Who was Santa Lucia: in addition to the arancine, a tour of the churches of Palermo dedicated to her
The history of the Saint and of the grain vessel that fed the people of Palermo and gave birth to the cuccì is intertwined with an itinerary among the city churches that concern its history.
As we all know, with regard to the day in which Saint Lucia is commemorated, it is traditionally said that in 1646 a terrible famine raged here in Palermo. Until December 13, the feast of the Saint, a ship loaded with grain arrived in the city. The hungry people did not waste time reducing it to bread flour and consumed it immediately after having simply boiled it.
Thus was born the famous “cuccìa” that the Palermo-born, sweet-toothed gourmands, over time took care of enriching with ricotta, milk or chocolate cream, creating one of the most typical and appreciated desserts in the city. On this day, traditionally, neither bread nor pasta is consumed and so the Palermo cuisine has indulged itself with other tasty alternatives. Choice of panelle, cazzilli (croquettes) and potato or rice gateau. In any case, the gastronomic scepter of this day must certainly be given to the rice arancina prepared in a thousand ways, one more appetizing than the other.
But who was Saint Lucia and why is she so venerated? Of course also on his figure history and legend merge together, but we know by default that she was a beautiful girl born in Syracuse at the end of the 3rd century AD in a noble and rich Christian family. After having obtained, through the intercession of Sant’Agata, the healing of a disease that tormented her own mother Eutichia, she wanted to devote herself to God. Having known, her promised spouse reported her to the court of the Roman Empire, thus making her undergo a trial during which she firmly professed her religion.
It was therefore martyred, traditionally even with the removal of the eyes, which however were recreated. In fact it is officially represented with a small tray on which holds the eyes that were torn from it during martyrdom. Finally she was beheaded or, according to other sources, pierced by a sword blow to the throat. The veneration for Saint Lucia quickly spread by choosing for her feast December 13, considered the shortest and darkest day of the year when more light was needed (Lucia = light).
The Saint is the patron saint of Syracuse, of the blind, of the ophthalmologists, of the electricians and is invoked against eye diseases. In Palermo several churches have been dedicated to her and I would like to mention a few. Among the most famous and ancient ones, although today no longer existing because it was bombed in 1943 and then finally demolished, that of Santa Lucia al Borgo deserves a place of respect. It was located right at the Borgo Vecchio in the Ucciardone plain, in that pier which then took the name of Santa Lucia.
In 1577 the Carmelite Fathers took care of this church. Then in 1581 the Fathers of the Order of the Trinity, arrived in the city on May 27, 1580, built their convent attached to the church by permission of Archbishop Cesare Marullo. But in 1589 they moved to the church of San Demetrio, considering these sacred factories too far from the city. In fact they were “extra moenia”, that is, outside the old walls of Palermo. This is how the Reformed Conventual Fathers of St. Francis took over in 1593 and on August 31, 1600 was elevated to a public parish with the title of Santa Maria di Monserrato.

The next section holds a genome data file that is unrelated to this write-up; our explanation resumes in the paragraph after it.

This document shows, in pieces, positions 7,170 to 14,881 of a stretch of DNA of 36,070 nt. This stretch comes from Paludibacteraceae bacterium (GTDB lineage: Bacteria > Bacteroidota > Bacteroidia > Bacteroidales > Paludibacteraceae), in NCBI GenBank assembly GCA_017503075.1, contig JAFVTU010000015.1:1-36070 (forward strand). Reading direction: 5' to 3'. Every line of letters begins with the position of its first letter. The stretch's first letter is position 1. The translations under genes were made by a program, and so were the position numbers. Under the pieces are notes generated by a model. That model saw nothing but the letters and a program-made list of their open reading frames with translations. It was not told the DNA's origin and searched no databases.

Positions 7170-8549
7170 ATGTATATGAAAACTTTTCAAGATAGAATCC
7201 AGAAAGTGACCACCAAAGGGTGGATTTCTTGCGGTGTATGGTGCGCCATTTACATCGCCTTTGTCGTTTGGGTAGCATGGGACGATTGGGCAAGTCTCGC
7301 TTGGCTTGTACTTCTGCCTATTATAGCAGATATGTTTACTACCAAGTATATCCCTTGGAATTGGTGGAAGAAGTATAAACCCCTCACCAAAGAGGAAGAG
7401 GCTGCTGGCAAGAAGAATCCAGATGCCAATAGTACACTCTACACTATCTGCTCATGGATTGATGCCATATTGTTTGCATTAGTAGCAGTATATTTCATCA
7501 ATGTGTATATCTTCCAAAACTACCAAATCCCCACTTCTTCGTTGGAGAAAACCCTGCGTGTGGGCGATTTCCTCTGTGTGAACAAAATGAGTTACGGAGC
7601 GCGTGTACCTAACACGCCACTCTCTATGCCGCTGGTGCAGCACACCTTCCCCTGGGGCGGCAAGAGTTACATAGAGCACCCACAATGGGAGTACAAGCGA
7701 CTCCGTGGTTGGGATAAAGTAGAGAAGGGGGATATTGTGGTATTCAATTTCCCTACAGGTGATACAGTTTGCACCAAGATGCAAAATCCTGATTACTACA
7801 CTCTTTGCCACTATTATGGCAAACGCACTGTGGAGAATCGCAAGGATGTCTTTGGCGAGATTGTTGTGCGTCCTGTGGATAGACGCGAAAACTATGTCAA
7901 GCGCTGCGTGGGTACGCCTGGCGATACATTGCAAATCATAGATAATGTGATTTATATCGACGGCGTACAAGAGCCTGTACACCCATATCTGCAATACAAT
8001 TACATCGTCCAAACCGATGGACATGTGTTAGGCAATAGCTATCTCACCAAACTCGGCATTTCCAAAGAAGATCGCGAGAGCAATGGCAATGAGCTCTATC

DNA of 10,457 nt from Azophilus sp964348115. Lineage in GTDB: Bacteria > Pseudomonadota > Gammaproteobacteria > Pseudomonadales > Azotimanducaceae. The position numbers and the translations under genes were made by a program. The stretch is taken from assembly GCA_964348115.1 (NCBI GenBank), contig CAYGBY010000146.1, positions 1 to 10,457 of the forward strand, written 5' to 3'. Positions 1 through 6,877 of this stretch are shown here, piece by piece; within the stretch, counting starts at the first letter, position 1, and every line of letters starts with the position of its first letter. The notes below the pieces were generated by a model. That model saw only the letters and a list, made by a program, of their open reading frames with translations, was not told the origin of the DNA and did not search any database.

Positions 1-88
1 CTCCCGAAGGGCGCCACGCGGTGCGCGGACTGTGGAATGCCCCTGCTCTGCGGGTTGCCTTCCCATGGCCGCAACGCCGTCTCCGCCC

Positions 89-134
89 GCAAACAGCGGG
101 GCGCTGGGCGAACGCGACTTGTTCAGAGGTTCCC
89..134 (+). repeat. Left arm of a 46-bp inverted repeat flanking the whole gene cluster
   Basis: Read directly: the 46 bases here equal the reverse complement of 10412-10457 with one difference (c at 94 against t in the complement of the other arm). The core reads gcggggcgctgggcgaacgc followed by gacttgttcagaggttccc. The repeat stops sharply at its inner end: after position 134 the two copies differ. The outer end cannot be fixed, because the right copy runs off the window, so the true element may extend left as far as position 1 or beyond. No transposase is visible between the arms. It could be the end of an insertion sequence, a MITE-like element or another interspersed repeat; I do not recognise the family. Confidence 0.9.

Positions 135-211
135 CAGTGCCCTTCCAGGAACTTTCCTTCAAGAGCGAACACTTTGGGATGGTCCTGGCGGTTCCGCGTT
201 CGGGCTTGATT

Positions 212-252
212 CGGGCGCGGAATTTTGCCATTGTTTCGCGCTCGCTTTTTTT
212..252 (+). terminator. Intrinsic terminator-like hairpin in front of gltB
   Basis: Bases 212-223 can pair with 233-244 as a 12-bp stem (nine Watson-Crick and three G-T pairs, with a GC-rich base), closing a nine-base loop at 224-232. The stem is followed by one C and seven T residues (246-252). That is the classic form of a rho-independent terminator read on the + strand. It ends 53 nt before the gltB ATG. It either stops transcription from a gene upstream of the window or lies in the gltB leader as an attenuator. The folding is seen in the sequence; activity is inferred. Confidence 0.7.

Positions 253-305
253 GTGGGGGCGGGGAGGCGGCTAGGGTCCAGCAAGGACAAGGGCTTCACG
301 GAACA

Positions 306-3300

After the destruction of the church of Santa Lucia al Borgo, some of its furnishings (such as altars and some marble elements) were moved to the church of San Luigi Gonzaga in via Ugdulena; while the baptismal font was taken to the church of Santa Maria di Monserrato in piazza Croci, to which its parochial title was also transferred. Today a new church of Santa Lucia al Borgo is located in Piazza della Pace, in front of the Ucciardone prison. Another church with its conservatory for orphan girls was called Santa Lucia at Monte Oliveto and was located on the Capo, behind the church of the Badia Nuova (which is next to the Cathedral), but was later abandoned due to the unhealthy air of the marshy area of Papireto.
Therefore the nuns moved to the Church of the Grand Chancellor (we talked about it here) bringing with them a marble statue of Saint Lucia for which they had much devotion. Now the title of Santa Lucia al Monte is held by the Church in Via Ruggero Settimo. We also remember that the old title of the monastery of the beautiful church of Santa Maria Valverde in via Squarcialupo is precisely that of Santa Lucia (here our story), as evidenced by the spectacular chapel inside, by Nicola Musca from 1694.
The church no longer exists of the Infirmary of the Friars Minor Capuchin, which is located between Via Biscottari, vicolo Brugnò and vicolo San Tommaso dei Greci, was named after S. Lucia.
And another beautiful nineteenth-century church that can still be admired today, obviously dedicated to the Saint, is the one inside the Institute of the Blind in via Angiò (here the article).
Between history and tradition, we wish everyone a good “arancina day”, as it is now commonly and profanely called the day of Saint Lucia, reflecting that a little thought to turn to the Saint is at least a duty, thanks to the famous ship of grain that fed the palermitans on his feast day. And considering that even today, according to the custom, they dedicate themselves to taste the typical and delicious dishes prepared for this occasion.
As always, we at the Federico Secondo bed and breakfast are waiting for you in Palermo for a stay as a king, comfortable rooms, a central location and a rich breakfast await you for your stay in Palermo.